Flat Panels, Cratering Sales

Here’s an article from BW about how Wal-Mart’s flat-panel TV pricing for the 2006 holidays helped destroy a number of electronics stores. Looks like the chain’s decision to sell a 42-inch Panasonic for under $1,000 sent its (partial) competitors off a price-war cliff:

Along with Wal-Mart’s determination to lower prices, two other factors played key roles in last winter’s 40%-to-50% flat-panel price drop and the ensuing turmoil. For one, many more retailers such as Sears and CompUSA were starting to stock a wider selection of flat-panel TVs after seeing demand soar over the previous two years. Also, manufacturers like Samsung, Sony, Panasonic, and Westinghouse had ramped up production last year with new factories in Asia and the U.S. They began flooding the market with new TVs in the latter half of 2006. All these forces combined to make a commodity of what just six months earlier had been a solidly high-end, high-margin entertainment product. “It’s Econ 101: Best Buy and Circuit City had seen fat margins from flat-panel TVs for a while, and as it happens with any product, eventually the margins come down and the music stops,” says David Abella, a portfolio manager at New York-based Rochdale Investment Management, with assets of $2 billion.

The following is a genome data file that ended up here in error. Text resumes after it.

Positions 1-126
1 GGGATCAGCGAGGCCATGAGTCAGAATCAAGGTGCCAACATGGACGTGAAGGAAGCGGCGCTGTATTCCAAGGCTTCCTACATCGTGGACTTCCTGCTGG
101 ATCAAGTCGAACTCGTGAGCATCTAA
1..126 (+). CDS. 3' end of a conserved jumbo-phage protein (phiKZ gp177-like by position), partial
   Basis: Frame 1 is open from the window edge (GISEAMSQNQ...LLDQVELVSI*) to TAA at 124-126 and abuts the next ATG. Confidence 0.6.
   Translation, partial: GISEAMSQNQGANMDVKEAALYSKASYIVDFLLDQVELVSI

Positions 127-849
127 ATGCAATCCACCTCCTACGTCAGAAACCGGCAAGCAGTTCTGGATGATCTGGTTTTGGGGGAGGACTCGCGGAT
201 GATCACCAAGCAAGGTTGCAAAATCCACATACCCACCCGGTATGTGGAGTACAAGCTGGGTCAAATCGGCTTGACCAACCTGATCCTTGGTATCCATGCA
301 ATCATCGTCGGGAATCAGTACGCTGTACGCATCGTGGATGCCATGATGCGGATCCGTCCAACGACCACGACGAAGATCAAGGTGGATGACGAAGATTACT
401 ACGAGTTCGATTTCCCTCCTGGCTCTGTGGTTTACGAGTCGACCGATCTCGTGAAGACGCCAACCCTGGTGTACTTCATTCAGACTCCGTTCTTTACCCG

Wal-Mart is the second-largest electronics retailer today, behind Best Buy, which has fared relatively well compared to many of its rivals. But it has done so by imitating some of Wal-Mart’s best practices, most notably an efficient supply chain, by the admission of CEO Brad Anderson himself. It also has more diversified merchandise than other specialty-electronics retailers.

I think the collapse of CompUSA — and maybe some of the other retailers — was also triggered by the post-holiday delay of Windows Vista and the ensuing realization that Vista wasn’t a compelling reason to buy a new computer, but that’s just my pet theory. I’m sure the demolition of flat-screen margins was the biggest factor, given the amount of floor space all of these chains devoted to those TVs. I’m fascinated by the way different sectors become commoditized.

The pharma biz, which I cover, has historically been insulated against that (until a drug’s patent life expires, that is), leading to less concern about reducing manufacturing costs. That’s changing nowadays, insofar as major companies are trying to wring excess costs out of manufacturing processes, but the market prices (and the high cost of regulatory compliance) still insulate them.

Leave a Reply

This site uses Akismet to reduce spam. Learn how your comment data is processed.